Your first challenge when you arrive will be parking. While getting ticketed by the Museum of Natural History – which is the trailhead for this version of the Mt. Wire climb – is rare, they encourage parking on the street below the museum and walking up along any of several approach trails cut into the scrub oak and sagebrush. The museum presents your last chance to tank up on water and food, though at 4.8 miles out-and-back, the trail will probably only test your supplies of the former. Follow the double-track Bonneville Shoreline Trail east past the museum. You will not be able to miss it. After a quarter mile, you will find a trail junction at which point you will turn uphill to the left and toward the drainage. There are two trails; the trail on the right, slightly higher, is the Living Room Trail. Thanks to its popularity, if you are completely stuck on which trail to take, you can watch the other hikers to figure out which it is. But it’s the one on the right.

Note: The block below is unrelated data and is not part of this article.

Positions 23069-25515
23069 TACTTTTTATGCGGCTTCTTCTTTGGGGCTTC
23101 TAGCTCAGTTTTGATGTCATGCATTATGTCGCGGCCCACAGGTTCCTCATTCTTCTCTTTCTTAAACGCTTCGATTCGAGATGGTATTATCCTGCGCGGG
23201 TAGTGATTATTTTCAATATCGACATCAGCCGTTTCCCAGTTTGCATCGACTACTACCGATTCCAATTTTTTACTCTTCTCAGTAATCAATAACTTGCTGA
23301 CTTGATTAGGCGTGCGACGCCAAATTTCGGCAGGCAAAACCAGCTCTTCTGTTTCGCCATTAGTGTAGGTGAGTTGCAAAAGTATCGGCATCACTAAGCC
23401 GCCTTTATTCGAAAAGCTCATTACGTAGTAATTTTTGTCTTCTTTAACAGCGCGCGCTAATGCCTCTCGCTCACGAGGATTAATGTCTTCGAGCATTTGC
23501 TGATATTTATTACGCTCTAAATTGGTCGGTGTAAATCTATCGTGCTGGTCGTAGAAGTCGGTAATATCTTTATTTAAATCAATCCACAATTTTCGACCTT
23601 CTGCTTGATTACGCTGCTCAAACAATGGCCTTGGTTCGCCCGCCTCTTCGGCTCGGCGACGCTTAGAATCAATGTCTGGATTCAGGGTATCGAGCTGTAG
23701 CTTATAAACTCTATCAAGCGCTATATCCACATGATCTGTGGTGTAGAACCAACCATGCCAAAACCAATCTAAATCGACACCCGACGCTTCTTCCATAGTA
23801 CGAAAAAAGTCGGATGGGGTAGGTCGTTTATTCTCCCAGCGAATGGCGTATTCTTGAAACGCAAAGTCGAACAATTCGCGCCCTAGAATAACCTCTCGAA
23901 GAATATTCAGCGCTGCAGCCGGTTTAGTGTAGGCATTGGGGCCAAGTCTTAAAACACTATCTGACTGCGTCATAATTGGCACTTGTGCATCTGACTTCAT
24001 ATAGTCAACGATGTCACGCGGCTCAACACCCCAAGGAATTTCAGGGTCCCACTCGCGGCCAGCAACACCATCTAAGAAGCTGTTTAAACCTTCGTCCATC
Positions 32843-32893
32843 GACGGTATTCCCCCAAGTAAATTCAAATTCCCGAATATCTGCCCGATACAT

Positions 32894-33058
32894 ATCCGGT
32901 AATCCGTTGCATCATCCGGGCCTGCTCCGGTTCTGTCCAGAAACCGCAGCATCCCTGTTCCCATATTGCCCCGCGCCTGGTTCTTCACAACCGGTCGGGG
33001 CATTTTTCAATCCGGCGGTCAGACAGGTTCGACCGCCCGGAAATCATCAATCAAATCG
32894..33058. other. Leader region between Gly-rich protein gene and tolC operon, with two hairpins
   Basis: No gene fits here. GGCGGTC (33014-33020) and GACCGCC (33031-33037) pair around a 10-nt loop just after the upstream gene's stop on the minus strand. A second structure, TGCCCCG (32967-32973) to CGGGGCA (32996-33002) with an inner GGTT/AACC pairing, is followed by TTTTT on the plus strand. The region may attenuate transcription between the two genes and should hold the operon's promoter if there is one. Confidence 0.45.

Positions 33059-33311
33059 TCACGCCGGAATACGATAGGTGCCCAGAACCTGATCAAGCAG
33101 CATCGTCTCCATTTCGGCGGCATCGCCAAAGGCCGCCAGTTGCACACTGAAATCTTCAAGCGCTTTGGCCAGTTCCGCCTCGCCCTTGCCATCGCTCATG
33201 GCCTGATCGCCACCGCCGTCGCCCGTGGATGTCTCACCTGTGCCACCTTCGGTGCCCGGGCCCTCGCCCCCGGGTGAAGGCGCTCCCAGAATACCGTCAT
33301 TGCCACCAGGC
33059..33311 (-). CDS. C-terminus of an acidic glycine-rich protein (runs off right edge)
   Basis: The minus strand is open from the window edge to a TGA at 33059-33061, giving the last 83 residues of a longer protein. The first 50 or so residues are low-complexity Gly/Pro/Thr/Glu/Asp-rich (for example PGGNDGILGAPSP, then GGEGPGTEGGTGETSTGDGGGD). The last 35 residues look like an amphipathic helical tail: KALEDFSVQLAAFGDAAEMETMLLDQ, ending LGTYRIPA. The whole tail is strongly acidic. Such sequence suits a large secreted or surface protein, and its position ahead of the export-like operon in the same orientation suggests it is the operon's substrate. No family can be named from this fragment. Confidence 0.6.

Once on the trail, things get simple: go straight. You will climb a fairly well-shaded trail surrounded by scrub oak and wildflowers -- mainly sunflowers, sego lilies, and lavender, depending on the time of year. You will need to watch your footing, as the trail here is rocky and loose in places and can be fairly steep. Coyotes, rattlesnakes, and (weirdly enough) badgers tend to dominate this section of trail. Ascending the initial drainage, the trail is narrow and mainly shale and exposed bedrock. After the trail switches back to the left, you’ll come to a very nice little rest area covered in sagebrush and sunflowers overlooking the museum and valley beyond. The Living Room trail kicks upward behind you and gets looser before falling below the ridgeline and traversing to the drainage. Follow the drainage upward instead of continuing to the left toward the Living Room.